family history, History

Week 19: Food and Drink

It’s Week 19 of 52 for the 52 Ancestors in 52 Weeks genealogy blogging challenge, and this post might make you hungry….ooooor maybe you might lose your appetite. Haha! This week I am sharing some “food and drink” stories from my family.

My Grandpa Frederick would have us eat a lot of odd things when we would go over for dinner. I remember being served beef tongue, pork brains, livers, and gizzards. He once scooped the eye out of a pig being roasted and remarked, “this is the best part,” as he licked the jelly-like substance off of his fingers. Dad said that Grandpa would often buy chicken necks and backs from the grocery store because they were the cheapest.

Grandpa Frederick was a very frugal man. Whether that is the result of growing up during the Great Depression, or he just had a genuinely unique appetite. I will never know the answer, but he will always be remembered for his odd taste in food.

Alright, now that I got the unappetizing food history out of the way, I want to turn to some actual food you, my reader, might like. One of the Frederick family staple foods was cherry & dumpling soup. This is a cold soup! Here is the recipe my first cousin x1 removed, Aryllis, shared with me. She said this is how her mother, my Grandaunt Lorraine (Frederick) Rose, made the soup.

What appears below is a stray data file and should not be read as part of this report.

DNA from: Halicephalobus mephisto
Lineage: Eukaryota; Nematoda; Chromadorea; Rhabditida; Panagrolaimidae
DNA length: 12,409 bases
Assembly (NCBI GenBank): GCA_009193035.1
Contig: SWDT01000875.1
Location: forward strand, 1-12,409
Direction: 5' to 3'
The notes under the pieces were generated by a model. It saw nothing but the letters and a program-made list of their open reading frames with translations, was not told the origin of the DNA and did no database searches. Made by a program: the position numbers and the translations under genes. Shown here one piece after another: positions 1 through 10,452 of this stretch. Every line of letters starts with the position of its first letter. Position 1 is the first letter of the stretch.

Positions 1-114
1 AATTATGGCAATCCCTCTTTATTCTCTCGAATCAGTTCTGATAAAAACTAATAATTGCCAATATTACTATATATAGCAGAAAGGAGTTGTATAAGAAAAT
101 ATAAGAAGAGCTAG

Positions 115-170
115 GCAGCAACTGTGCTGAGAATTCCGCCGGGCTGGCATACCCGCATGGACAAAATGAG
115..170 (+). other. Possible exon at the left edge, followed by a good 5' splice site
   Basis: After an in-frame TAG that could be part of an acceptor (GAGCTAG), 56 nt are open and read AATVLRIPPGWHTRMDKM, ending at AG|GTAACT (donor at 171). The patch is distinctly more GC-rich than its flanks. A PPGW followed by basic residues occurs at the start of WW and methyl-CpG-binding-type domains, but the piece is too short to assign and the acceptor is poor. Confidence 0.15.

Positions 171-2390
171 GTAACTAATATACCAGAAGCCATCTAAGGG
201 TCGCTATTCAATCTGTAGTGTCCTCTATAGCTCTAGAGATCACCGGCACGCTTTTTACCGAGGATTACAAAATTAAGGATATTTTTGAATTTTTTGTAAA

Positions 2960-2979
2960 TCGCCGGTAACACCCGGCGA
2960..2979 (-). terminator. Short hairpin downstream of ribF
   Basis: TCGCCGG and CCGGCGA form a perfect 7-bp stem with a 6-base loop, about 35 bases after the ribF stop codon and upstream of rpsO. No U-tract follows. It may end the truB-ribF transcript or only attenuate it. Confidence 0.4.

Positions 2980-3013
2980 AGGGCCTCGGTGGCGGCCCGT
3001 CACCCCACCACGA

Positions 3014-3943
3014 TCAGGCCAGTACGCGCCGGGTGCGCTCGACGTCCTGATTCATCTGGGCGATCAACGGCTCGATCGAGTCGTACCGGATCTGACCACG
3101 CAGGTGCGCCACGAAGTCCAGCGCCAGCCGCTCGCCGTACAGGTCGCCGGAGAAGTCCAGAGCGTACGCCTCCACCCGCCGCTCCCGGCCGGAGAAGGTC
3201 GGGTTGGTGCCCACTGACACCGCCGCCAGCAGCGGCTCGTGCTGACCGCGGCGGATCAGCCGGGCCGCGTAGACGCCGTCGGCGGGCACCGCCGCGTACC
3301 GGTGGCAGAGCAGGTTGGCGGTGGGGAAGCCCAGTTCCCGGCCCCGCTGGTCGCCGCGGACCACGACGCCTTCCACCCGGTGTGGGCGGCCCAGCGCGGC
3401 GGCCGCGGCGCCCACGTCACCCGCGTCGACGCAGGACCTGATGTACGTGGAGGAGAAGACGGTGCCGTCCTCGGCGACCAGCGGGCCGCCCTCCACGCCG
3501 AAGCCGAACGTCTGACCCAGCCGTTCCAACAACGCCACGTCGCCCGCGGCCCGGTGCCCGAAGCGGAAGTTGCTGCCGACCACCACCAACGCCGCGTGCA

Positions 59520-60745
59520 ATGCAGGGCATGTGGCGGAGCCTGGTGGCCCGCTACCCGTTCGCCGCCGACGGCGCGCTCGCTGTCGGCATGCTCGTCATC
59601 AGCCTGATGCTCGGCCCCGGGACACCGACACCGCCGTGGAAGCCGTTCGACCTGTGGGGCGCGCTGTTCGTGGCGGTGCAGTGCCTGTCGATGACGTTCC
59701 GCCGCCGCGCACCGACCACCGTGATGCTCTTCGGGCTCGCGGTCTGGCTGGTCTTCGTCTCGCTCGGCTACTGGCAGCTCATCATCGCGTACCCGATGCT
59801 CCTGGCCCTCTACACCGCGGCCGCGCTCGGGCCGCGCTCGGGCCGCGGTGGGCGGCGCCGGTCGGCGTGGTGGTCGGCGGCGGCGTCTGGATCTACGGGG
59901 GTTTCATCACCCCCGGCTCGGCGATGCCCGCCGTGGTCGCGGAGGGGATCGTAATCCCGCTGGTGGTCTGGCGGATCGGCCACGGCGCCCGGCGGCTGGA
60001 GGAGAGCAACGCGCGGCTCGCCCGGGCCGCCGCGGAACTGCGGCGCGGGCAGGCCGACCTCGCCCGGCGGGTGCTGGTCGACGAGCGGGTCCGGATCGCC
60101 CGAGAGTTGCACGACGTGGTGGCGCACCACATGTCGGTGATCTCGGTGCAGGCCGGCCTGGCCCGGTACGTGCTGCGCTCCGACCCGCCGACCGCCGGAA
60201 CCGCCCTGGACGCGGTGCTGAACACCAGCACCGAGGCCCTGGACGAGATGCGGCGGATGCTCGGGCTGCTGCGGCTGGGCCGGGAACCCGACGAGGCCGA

Cherry & Dumpling Soup

1 quart of cherries ( I always have cherries bought in bulk frozen and sugared.)

1 quart of water and add a little more sugar to taste

Heat the cherries and sugar


I start with a cup and a half of flour and a little salt.  Add cold water a little at a time and make little dumplings formed with your fingers. Put them on a plate and continue making the dumplings.  When all flour is used I add them to a big pot of boiling water which I am heating while I am doing this process. Put them separately into the boiling water and stir.  They will boil up in the water and I take them off the heat and let the foam die down and repeat until it boils up again.  Then I drain them in a colander and add them to the cherries and juice.  Let cool and serve this cold.

Another food that was common in my family back then was creamed bread. This literally was a piece of bread with fresh cream poured over it–fresh cream skimmed off in the bulk tank is the best! They would add more flavor by sprinkling sugar and/or cinnamon on it. Sounds delicious to me! I remember Dad telling me that he ate this growing up. I had to give it a try…not bad, not bad at all!

Another family favorite is the potato pancake. I remember my Grandma Millie making them for breakfast those summers we stayed at Grandma and Grandpa Frederick’s place. Dad made them for us, too. He uses shredded potatoes, pancake mix, onions, two eggs, and then salt & pepper to taste. Schmeckt gut!!

Something else my ancestors used to make on the farm was sausage. Aryllis shared the story of how her family would make blood sausage on the farm. Another favorite was potato sausage. My family emigrated from a region in Pomerania where the potato was a staple food.